2006 is going to be an important year in the development of devolution in Wales.
On St David’s Day March 1st, the Queen will come to Cardiff to open the new Assembly building.
Controversial as it has been, I believe that Cardiffians will be proud of the new landmark, and that it will prove to be a popular visitor attraction.
But more importantly, parliament will debate the new Government of Wales Bill, which will extend the powers of the Welsh Assembly.
A lot of the argument about this Bill will be about a change that is being introduced to the electoral system.
This will prevent people who lose in a constituency vote from being able to get in anyway through the regional list, and act as if they won the constituency seat.
Important as this is, it is not as significant as the rest of the Bill.
This will allow the Assembly to pass its own laws for Wales, providing that it has the prior agreement of parliament.
It will mean that at the next Assembly elections in 2007, the parties’ manifestos can contain real legislative proposals, with a realistic chance of them becoming law if they gain the support of voters.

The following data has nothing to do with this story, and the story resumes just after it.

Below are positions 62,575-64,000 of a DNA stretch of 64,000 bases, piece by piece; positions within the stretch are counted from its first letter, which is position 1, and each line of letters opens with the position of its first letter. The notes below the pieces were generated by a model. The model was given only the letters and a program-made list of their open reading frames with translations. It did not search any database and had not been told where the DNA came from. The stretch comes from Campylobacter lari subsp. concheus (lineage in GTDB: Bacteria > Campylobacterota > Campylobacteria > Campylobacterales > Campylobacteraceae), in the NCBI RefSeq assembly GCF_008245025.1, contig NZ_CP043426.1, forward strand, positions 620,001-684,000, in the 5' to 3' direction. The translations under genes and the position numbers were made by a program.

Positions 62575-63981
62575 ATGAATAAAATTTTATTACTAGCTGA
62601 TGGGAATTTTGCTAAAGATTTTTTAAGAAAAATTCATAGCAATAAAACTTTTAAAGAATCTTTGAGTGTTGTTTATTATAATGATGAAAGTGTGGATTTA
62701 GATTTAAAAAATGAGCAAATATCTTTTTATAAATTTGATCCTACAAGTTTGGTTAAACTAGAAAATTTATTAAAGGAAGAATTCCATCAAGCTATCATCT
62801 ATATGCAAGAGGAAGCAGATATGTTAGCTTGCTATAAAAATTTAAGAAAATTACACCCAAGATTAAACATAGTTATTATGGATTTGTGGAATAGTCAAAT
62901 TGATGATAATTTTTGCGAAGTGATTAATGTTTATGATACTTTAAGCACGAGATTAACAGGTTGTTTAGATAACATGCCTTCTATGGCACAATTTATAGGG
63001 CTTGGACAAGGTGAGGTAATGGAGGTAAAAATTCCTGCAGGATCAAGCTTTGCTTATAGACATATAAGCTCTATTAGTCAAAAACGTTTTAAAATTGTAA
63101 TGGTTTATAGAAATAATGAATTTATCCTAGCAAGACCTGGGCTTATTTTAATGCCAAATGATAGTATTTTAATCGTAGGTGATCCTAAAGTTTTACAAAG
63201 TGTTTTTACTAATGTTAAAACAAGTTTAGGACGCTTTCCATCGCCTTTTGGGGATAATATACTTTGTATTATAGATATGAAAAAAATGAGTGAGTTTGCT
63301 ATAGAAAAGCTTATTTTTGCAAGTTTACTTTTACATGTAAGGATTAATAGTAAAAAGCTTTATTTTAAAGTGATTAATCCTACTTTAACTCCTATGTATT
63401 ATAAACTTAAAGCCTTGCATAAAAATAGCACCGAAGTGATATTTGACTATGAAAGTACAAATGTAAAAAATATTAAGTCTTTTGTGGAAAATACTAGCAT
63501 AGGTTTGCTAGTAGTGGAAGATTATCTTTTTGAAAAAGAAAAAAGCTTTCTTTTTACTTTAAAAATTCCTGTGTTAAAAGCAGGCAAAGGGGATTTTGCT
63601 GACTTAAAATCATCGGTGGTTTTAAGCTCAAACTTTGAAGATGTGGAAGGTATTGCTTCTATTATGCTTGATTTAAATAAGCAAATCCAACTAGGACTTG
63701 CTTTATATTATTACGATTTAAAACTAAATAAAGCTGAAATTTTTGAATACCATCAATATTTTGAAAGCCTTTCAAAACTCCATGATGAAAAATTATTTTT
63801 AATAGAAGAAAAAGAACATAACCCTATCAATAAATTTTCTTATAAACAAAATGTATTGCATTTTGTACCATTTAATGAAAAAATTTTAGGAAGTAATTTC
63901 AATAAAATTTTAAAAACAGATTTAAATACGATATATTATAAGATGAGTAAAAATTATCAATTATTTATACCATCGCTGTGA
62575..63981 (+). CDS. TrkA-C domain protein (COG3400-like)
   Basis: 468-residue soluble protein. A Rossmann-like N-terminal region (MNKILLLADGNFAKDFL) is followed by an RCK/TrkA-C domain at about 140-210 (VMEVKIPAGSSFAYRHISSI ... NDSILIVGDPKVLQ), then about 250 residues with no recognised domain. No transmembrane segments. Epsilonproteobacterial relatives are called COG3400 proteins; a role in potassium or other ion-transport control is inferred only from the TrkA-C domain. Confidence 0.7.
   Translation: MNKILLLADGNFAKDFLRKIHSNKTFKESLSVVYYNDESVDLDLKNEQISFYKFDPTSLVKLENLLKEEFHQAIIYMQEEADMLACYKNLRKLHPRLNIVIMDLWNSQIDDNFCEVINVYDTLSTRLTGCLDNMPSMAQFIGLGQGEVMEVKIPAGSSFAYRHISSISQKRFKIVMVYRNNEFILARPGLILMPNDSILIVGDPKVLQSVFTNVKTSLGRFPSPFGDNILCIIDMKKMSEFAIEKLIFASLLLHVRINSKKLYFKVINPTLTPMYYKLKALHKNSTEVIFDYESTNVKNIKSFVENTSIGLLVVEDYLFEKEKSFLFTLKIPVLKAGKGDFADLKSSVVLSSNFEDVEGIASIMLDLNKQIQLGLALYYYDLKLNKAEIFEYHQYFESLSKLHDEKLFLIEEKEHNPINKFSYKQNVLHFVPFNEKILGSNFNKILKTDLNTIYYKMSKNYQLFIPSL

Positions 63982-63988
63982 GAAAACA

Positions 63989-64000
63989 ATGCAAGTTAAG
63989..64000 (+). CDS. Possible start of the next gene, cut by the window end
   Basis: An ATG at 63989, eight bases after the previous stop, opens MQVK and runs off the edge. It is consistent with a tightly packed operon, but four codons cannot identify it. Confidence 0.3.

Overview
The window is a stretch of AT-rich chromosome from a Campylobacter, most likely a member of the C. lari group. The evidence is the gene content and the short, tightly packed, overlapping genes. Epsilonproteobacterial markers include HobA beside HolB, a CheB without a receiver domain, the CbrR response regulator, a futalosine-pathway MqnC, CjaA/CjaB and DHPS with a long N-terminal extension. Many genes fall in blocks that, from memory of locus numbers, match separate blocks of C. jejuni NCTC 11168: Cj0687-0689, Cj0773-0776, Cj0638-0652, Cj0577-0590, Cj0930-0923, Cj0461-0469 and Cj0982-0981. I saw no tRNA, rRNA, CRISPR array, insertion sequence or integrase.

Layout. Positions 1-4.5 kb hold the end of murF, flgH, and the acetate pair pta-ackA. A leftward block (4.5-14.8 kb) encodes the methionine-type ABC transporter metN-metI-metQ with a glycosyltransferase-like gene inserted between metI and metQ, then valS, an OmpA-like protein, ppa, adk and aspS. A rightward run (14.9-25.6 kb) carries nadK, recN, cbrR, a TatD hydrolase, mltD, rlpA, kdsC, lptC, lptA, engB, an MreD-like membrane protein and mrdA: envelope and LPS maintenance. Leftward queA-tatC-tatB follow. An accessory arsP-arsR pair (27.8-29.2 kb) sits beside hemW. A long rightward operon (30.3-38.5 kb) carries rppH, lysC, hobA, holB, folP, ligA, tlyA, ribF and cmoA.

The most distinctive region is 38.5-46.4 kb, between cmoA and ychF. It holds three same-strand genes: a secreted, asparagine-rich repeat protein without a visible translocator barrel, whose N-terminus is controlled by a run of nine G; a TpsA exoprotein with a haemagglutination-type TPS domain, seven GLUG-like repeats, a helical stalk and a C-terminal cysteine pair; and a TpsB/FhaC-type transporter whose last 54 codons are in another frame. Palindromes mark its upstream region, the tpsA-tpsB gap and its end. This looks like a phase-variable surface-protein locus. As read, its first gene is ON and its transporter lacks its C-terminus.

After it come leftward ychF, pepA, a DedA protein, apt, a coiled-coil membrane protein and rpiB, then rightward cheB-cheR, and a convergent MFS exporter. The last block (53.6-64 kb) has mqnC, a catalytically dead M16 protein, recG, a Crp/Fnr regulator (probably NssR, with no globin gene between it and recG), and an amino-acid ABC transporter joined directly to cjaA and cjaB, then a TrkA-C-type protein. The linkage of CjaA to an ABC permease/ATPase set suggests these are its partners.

In addition the Bill will put into place the prospect of a referendum on full law making powers in the future, if there is a strong consensus for such a step.
Although the Assembly gets more than its fair share of criticism, politicians like Rhodri Morgan should be given credit for establishing successful devolved government in Wales.
The Assembly is helping to put Wales on the map, as well as developing home grown policies like free bus passes for pensioners, which are the envy of many of my colleagues representing seats in England.
2006 may well go down as the year that helped the Assembly to mature from a new democracy in its infancy to its coming of age, with the keys to the door of a bright future for Cardiff and Wales.